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Evaluation of the state personal income estimates.

THIS article presents the results of a BEA study of the reliability of the quarterly and annual estimates of State personal income. The study, which covered estimates for 1980-87, assessed reliability using several statistical measures to examine the size of the revisions made to the estimates. The findings of this study are intended to help users determine the suitability for their purposes of the estimates released at different stages of the estimating process (see the box on page 21 for a description of some of the uses of the State estimates). The following summarizes the principal findings of the study:

* The major sources of the revisions

to the quarterly percent changes

in the preliminary quarterly estimates

of State personal income

are farm proprietors' income and

wages and salaries.

* Largely reflecting wages and salaries,

the preliminary quarterly estimates

of total personal income

tend to be underestimated in fastgrowing

States and overestimated

in slow-growing States.

* Beginning in 1984, the reliability

of the second quarterly estimates

was improved by the incorporation

of quarterly data from employers'

payroll tax reports.

* The annual revisions of total personal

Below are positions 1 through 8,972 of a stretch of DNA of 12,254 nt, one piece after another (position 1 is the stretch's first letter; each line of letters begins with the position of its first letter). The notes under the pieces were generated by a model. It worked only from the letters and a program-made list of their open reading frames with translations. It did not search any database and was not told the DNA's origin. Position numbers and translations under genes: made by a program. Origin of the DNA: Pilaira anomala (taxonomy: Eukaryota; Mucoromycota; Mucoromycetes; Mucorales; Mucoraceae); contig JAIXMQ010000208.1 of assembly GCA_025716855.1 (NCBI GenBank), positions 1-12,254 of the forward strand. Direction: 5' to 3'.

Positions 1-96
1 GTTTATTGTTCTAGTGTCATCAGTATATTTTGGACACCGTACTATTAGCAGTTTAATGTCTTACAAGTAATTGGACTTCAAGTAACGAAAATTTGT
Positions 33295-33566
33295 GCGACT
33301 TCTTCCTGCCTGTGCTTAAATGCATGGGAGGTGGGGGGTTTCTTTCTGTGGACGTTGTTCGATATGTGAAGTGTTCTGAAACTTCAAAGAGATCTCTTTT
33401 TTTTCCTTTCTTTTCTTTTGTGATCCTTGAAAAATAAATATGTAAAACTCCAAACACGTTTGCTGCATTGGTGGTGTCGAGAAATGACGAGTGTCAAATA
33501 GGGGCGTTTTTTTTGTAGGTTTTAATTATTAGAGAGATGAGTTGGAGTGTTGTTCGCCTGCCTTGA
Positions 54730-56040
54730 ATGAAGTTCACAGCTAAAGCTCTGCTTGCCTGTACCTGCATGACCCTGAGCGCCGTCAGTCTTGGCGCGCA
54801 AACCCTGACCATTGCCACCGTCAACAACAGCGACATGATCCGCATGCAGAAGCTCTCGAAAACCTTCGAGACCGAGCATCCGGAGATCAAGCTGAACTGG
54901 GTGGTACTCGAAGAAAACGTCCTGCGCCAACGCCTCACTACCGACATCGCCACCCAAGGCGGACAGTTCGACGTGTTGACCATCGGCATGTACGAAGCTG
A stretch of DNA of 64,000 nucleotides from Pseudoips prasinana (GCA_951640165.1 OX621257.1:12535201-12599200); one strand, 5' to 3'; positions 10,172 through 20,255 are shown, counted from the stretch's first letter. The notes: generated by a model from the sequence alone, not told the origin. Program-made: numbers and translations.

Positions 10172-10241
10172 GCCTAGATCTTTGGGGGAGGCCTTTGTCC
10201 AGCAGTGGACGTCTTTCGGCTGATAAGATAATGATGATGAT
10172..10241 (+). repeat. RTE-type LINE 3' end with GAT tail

income are smaller than the

quarterly revisions.

The first section of this article provides an overview of the sources and methods for the State personal income estimates. The second section presents the revision measures and the findings of the study. The third section describes some changes in the estimating procedures that have been made since the period covered by the study. Overview of Sources ana

Methods The quarterly and annual estimates of State personal income are subject to refinements as BEA incorporates source data that are more complete, more detailed, or otherwise more appropriate than the information previously available. These source data are incorporated at specific stages in the estimating process, and successive estimates are released according to a set schedule. Because the quarterly State estimates are tied to the annual estimates that incorporate more detailed and more reliable source data, the quarterly estimates for all components are interpolations or extrapolations of the annual estimates. The State quarterly source data are used as indicators for the interpolation or extrapolation. In addition, the quarterly State estimates are controlled to the personal income total in the national income and product accounts (NIPA's).

A detailed statement of the sources and methods used for the annual and quarterly State personal income estimates is presented in State Personal Income: 1929-87. (Ordering information appears on the inside back cove of this issue.) A revised description of the source data and methods used for the State wage and salary estimate was presented in State Estimates of Wages and Salaries: A Methodologic Update," in the October 1989 SURVEY OF CURRENT BUSINESS.

Revision schedule for State estimates